Retired Gen. Tata appointed to Pentagon post, after Trump administration pulls his nomination
The retired brigadier general's Senate nomination hearing was abruptly canceled last week, amid fears that he would not secure the votes he needed for confirmation
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The Trump administration has appointed retired Army Gen. Anthony Tata to a Pentagon post after pulling his nomination for a similar post, amid concerns that he wouldn't pass Senate confirmation.
Tata will serve as principal deputy under secretary of defense for policy, a Defense Department spokeswoman said Sunday. The spokeswoman described the role as a less senior policy position, according to Reuters.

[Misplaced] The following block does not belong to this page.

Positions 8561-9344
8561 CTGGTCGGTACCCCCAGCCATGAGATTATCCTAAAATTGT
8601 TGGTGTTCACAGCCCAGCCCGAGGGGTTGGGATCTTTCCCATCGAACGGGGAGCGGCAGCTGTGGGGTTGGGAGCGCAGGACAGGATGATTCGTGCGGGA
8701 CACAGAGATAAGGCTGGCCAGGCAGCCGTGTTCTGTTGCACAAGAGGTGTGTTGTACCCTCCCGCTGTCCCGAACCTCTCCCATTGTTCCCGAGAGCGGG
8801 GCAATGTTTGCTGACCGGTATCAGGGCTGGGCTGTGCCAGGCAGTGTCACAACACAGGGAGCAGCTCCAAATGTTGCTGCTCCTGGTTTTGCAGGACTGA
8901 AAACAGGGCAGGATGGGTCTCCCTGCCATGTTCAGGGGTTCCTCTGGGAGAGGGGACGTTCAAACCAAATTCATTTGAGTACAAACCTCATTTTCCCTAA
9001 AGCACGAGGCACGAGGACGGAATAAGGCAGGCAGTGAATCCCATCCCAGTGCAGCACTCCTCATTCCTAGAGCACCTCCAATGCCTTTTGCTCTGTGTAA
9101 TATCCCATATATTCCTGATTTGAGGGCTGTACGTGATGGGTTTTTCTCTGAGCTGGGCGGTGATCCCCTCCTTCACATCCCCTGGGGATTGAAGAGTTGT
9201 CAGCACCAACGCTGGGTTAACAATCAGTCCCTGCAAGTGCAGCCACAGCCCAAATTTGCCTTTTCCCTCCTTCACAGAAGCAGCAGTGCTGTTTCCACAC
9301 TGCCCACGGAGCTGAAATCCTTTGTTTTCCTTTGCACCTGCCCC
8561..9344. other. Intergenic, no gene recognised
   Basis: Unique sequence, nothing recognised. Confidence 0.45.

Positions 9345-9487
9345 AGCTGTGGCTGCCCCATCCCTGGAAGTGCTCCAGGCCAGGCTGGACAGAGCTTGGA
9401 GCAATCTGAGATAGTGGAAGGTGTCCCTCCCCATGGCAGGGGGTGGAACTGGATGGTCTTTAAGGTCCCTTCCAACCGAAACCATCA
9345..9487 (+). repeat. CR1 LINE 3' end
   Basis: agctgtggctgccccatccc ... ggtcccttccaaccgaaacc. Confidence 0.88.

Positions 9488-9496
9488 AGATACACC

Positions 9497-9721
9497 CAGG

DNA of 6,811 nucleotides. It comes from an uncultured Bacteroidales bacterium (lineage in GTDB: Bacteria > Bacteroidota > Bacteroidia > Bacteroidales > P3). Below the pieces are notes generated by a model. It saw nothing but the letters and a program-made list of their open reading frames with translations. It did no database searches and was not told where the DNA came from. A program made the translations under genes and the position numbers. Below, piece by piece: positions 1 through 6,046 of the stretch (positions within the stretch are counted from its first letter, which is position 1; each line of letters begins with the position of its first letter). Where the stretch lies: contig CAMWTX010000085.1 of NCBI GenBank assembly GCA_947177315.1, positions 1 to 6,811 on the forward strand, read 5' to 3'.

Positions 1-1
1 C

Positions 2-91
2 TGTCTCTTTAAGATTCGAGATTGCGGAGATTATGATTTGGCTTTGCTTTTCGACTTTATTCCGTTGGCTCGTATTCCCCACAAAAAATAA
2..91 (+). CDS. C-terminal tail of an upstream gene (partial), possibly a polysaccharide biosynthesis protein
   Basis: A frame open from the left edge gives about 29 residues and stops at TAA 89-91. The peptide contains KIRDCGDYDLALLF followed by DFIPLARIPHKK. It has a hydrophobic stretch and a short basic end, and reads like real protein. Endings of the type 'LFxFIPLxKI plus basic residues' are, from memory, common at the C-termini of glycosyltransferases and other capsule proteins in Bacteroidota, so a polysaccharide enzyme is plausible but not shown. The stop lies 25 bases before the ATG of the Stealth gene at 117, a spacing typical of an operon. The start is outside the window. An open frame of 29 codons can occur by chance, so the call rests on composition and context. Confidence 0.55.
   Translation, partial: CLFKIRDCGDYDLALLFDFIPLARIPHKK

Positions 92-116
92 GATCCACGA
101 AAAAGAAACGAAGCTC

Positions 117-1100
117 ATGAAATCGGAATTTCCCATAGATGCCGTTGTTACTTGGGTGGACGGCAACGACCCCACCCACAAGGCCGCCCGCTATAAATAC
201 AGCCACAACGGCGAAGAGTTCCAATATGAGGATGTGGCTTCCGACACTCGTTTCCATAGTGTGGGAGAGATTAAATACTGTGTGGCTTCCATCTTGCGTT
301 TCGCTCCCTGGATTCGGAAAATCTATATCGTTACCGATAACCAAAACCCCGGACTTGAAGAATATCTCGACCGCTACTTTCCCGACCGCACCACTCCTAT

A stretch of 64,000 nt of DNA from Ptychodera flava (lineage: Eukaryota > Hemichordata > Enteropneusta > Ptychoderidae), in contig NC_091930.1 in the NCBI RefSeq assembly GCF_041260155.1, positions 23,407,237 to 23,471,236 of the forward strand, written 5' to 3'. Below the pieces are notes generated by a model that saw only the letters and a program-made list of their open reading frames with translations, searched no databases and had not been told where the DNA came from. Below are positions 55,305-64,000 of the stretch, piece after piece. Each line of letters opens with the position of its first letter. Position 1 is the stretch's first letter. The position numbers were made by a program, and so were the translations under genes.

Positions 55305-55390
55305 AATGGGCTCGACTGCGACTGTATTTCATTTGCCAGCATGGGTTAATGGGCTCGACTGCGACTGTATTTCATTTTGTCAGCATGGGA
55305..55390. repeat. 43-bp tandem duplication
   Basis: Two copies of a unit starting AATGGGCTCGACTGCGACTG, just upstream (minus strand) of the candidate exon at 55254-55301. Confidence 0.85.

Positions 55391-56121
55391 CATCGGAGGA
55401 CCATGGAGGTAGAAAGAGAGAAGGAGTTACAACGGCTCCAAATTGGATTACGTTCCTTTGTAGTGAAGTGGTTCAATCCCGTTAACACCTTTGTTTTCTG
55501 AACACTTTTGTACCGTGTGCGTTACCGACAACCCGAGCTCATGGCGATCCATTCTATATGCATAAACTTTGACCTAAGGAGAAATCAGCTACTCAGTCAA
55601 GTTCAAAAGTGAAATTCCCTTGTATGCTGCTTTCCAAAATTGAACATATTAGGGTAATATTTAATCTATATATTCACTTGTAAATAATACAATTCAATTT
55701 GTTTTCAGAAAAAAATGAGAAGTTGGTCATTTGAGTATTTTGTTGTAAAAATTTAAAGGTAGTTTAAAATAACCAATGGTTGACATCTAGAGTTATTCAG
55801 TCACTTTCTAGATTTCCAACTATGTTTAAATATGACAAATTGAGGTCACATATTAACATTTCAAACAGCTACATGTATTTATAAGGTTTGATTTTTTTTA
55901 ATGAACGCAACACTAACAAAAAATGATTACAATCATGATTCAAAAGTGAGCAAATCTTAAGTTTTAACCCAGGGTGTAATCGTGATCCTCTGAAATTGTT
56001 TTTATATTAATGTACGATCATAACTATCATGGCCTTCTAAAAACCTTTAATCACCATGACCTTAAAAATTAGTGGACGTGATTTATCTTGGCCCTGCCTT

Tata, a retired Army brigadier general, has called former President Obama a “terrorist leader."
He retired in 2009 following an Army probe that found at least two extramarital affairs. Adultery is a crime in the military. Tata has since made a number of inflammatory statements on Twitter and as a political commentator on the Fox News Channel, including the ones about former CIA Director John Brennan and the Islamic religion.
"If an appointee cannot gain the support of the Senate, as is clearly the case with Tata, then the president should not put that person into an identical temporary role," Washington Democratic Rep. Adam Smith, chairman of the House Armed Services Committee, said of the administration's decision to appoint Tata. "This evasion of scrutiny makes our government less accountable and prioritizes loyalty over competence."
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